Where did you grow up, and what was it like?
I grew up at Bemborough Farm, which is situated near the village of Guiting Power in the heart of the Cotswolds. This remains my home today, surrounded by beautiful rolling hills, drystone walls and limestone villages. It is a place that I have always loved and although I have travelled all over the UK, in fact all over the world, the old adage ‘there is no place like home’ rings true for me.
What was your childhood ambition?
I always wanted to be a farmer and from a very early age my Dad involved my four sisters and I on the farm, making working with livestock fun and exciting. As a great fan of westerns on television, my dream was to be a cowboy, but I wasn’t very good at riding, so I decided the best thing was to be a cowboy on a motorbike.
What inspires you?
I am inspired by people who have the ability to communicate and tell a great story. My Dad was one of those people, who had a wonderful voice, and whether the punchline was sad or happy his timing was impeccable. I love the countryside, farming and wildlife and one of my favourite people to watch on television, who is a great communicator, is Sir David Attenborough.
What would be your desert island book?
I am not an avid reader, but if I was stuck on a desert island and wasn’t foraging for food, making shelters and trying to light a fire, I might well have time to read. It would have to be a novel that I could read over and over again, and I am still looking for the perfect book.
Not many people know this, but I’m very good at…
When I was young and fit I thoroughly enjoyed rugby. It is a game that I have played ever since I was 8 years old and wherever work has taken me, I have always tried to join the local club. Although I have never played first class rugby, I did manage to represent Derbyshire when I was working at Chatsworth House and then went on to play for the Three Counties (Derby, Notts and Lincs).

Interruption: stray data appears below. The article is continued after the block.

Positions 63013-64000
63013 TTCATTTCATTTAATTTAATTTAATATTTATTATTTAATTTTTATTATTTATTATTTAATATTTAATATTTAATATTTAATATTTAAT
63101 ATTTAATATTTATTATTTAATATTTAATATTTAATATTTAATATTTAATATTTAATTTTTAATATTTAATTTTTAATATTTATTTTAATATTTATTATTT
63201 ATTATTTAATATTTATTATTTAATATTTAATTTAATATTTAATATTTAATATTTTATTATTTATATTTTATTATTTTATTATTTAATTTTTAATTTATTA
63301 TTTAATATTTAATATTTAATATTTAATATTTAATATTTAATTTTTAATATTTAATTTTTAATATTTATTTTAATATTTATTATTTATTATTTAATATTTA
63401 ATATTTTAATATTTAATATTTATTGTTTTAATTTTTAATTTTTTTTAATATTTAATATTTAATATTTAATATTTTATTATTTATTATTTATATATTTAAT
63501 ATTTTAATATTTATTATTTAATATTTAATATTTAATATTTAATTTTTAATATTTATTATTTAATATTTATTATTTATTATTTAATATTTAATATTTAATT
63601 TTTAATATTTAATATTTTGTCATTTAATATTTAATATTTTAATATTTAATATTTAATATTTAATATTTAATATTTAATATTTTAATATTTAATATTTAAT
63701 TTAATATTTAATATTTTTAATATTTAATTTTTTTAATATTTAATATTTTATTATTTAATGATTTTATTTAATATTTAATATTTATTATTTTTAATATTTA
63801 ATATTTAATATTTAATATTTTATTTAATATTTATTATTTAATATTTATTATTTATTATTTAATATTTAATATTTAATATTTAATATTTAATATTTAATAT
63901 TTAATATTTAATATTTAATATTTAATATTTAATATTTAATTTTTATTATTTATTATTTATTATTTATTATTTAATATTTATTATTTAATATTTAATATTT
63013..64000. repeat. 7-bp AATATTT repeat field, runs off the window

What do you always carry with you? And whenever you travel?
As a boy I was always told that I should carry a penknife, a piece of string and a 10p piece in case I needed to make a phone call. Of course now we all have mobile phones, but I do try and have some cash in my pocket just in case. Whenever I am out on the farm I always keep a penknife on my person, or in my truck, in fact it is a Leatherman multi-tool. A piece of string is always handy as you never know when you might need to tie up a gate or hurdle to keep the livestock from escaping. When I travel, apart from all the essentials, I usually take some farming magazines to read because in my everyday life I rarely get the chance.
What moment in history would you have wanted to be present at and why?
I was born in 1966, but I wish I was born twenty years earlier as the sixties were a great time and I love the music from that era.
Can you tell us about a problem you hit with one of your works and how you got around it?
Like Farmer, Like Son is a story of how my father’s and my life were so entwined, with personal stories and tales of my childhood and my Dad’s somewhat difficult childhood. Dad was very pleased that we were telling our story together, but sadly became ill during its writing. Dad was diagnosed with cancer in July and died in October 2015, so never got the chance to see the finished article. For me, and the family, this was an incredibly difficult time and to continue telling the story was even more emotional.